(image)



Fornax

Thu, 19 Jan 2017 06:00:00 +0000

Fornax, the furnace, is quite low in the south as night falls right now. Created in the 17th century, it originally was called Fornax Chemica, after a small heater that was used for chemistry experiments. The name was shortened a few decades later.




Fornax

Thu, 19 Jan 2017 06:00:00 +0000

Almost a century ago, astronomers partitioned the celestial sphere into 88 constellations. Most of them — the famous ones — date from ancient times. But 14 of them — none of which is famous — were created by a single man, in the 18th century.

Nicolas Louis de la Caille was a French astronomer. In 1751, he set up an observatory at the Cape of Good Hope in South Africa to study the stars of the southern hemisphere. Over the following year, he cataloged about 10,000 stars. And later, he used those stars to draw new constellations in regions of the sky that weren’t visible from most of Europe.

He called one of them Mons Mensa — table mountain. It honored a feature near la Caille’s observatory. He named all the others for tools that had scientific uses, such as the telescope and microscope, or artistic uses, such as the painter’s easel.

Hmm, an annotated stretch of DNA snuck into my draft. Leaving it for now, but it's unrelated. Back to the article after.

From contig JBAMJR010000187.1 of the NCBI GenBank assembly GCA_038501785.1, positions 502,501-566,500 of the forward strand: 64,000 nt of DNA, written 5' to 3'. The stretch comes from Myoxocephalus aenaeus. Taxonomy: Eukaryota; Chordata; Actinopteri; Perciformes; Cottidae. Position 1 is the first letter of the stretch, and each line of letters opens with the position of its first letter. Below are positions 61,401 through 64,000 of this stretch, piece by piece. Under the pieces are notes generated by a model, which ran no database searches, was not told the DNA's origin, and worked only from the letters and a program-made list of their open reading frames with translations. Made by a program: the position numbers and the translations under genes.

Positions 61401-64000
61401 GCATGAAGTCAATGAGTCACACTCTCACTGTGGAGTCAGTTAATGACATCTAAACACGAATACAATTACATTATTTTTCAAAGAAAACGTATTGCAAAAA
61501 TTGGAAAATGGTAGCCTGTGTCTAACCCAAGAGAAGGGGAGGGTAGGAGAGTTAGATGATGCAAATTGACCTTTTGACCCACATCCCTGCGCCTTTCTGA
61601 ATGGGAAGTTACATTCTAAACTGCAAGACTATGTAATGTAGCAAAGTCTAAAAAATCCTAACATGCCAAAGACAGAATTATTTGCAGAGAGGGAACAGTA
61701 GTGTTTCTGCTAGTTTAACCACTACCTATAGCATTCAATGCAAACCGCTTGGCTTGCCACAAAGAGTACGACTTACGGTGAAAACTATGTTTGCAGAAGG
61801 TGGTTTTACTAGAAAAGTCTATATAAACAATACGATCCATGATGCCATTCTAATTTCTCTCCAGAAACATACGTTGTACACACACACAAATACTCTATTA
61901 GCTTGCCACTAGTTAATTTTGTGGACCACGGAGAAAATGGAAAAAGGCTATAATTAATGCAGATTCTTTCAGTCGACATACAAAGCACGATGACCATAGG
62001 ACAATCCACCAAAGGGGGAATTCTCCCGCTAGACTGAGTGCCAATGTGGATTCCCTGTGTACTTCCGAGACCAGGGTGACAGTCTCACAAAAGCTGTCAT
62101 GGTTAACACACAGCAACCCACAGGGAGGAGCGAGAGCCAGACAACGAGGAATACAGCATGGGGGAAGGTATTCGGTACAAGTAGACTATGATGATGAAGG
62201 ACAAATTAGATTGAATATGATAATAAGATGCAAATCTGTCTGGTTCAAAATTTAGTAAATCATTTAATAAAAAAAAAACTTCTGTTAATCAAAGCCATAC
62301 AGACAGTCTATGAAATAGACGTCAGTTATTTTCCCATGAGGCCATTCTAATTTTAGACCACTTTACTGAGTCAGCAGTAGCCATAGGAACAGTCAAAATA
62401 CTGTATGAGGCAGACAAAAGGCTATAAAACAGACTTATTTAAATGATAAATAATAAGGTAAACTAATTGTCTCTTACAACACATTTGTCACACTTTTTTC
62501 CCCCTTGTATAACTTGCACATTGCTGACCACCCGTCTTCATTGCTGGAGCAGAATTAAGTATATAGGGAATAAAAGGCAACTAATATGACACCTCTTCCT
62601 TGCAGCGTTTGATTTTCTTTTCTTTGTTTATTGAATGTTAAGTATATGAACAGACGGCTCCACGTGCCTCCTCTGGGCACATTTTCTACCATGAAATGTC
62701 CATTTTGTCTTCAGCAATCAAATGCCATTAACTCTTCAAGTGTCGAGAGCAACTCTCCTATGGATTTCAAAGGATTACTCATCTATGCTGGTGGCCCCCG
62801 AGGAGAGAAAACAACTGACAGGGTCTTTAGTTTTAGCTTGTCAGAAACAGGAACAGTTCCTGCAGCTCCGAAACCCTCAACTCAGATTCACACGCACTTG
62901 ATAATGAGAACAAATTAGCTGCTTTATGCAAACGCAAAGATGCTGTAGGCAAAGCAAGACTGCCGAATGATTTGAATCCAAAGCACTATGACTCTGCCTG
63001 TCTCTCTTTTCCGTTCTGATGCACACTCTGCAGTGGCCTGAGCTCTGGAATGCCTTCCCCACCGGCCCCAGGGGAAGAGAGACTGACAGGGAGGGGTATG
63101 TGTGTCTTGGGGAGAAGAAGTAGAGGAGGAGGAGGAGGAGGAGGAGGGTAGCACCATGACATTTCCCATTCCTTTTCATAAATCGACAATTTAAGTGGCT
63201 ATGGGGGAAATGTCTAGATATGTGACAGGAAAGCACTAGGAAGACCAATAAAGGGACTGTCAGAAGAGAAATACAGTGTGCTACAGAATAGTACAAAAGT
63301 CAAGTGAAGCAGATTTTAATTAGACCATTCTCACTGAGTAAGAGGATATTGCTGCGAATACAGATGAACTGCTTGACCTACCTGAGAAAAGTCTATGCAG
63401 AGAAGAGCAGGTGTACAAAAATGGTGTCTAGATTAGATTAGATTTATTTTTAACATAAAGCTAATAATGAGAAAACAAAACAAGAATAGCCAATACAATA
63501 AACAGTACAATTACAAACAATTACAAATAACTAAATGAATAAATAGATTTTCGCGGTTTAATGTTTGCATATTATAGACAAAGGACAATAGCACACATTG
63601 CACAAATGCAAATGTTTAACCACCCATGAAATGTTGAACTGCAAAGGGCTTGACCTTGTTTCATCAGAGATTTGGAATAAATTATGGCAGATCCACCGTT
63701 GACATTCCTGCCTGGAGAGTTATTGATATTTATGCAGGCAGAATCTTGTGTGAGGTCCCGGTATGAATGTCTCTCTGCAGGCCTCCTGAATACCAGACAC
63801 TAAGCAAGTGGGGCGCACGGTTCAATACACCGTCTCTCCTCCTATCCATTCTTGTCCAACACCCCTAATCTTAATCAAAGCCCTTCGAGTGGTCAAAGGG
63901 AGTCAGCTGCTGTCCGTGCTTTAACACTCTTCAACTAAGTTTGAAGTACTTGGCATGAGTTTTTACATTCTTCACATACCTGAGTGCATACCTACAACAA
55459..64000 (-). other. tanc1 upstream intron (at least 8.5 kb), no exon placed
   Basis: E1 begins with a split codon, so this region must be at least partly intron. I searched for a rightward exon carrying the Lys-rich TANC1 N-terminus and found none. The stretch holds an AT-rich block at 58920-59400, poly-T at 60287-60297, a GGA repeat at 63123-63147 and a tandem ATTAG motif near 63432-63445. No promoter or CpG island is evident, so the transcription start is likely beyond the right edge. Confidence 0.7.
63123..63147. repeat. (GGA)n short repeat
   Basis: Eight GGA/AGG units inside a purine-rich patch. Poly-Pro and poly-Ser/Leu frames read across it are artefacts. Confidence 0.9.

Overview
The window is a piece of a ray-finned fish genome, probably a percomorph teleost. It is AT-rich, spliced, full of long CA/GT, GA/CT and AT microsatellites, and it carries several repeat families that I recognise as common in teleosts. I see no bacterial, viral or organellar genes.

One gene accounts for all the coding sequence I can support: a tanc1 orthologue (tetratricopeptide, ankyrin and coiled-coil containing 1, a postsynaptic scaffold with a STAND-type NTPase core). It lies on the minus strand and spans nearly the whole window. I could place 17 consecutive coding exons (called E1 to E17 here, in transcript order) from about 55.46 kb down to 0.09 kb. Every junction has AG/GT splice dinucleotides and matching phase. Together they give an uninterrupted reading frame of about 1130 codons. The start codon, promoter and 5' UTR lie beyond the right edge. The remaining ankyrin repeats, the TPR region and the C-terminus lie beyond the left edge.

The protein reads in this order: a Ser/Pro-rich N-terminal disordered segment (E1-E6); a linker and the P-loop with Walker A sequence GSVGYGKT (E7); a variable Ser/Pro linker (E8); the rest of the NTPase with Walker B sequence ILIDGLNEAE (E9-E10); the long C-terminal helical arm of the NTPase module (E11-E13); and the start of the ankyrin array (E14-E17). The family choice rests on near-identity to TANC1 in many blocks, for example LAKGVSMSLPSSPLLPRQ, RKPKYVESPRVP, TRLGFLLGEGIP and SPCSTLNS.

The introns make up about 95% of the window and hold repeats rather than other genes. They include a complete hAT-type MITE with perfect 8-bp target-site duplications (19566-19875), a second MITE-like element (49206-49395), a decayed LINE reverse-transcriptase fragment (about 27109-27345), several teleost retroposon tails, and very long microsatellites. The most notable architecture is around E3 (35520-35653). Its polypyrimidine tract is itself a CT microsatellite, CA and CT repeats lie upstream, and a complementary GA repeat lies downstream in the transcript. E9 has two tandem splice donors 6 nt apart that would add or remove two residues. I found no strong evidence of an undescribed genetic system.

One of those constellations is Fornax, the furnace, which is quite low in the south as night falls right now.

It was originally called Fornax Chemica, after a small heater that was used for chemistry experiments. Another astronomer shortened the name a few decades later.

Fornax isn’t much to look at — at least not with the eye alone. It contains only one modestly bright star, Alpha Fornacis, which we’ll talk about tomorrow. But a telescope reveals many treasures within its borders, including some beautiful individual galaxies, plus a giant cluster of galaxies — fiery visions in the celestial furnace.

 

Script by Damond Benningfield

StarDate: 
Thursday, January 19, 2017
Teaser: 
Firing up a celestial furnace



Morning Mercury

Wed, 18 Jan 2017 06:00:00 +0000

Mercury, the solar system’s smallest planet, will be at its greatest distance from the Sun in the morning sky tomorrow. It looks like a fairly bright star quite low in the southeast as dawn brightens, to the lower left of Saturn, another planet.




Fast Bursts

Wed, 18 Jan 2017 06:00:00 +0000

When astronomers find a new type of object that goes “boom,” it takes a while to explain it. They have to figure out how far away the objects are, which reveals how bright they are. And they have to see them at different wavelengths to understand what they’re doing.

They’re just starting that process for a class of objects known as fast radio bursts — blasts of radio waves that last no more than a few thousandths of a second. The first was discovered in 2007, and a few dozen others have been seen since then.

Theorists have proposed several explanations for the bursts — from mergers between stellar corpses, to flares on the surfaces of highly magnetized corpses.

The effort to understand them has been stymied because astronomers hadn’t seen any of the bursts at other wavelengths. But that changed with a burst that was discovered in November of 2013.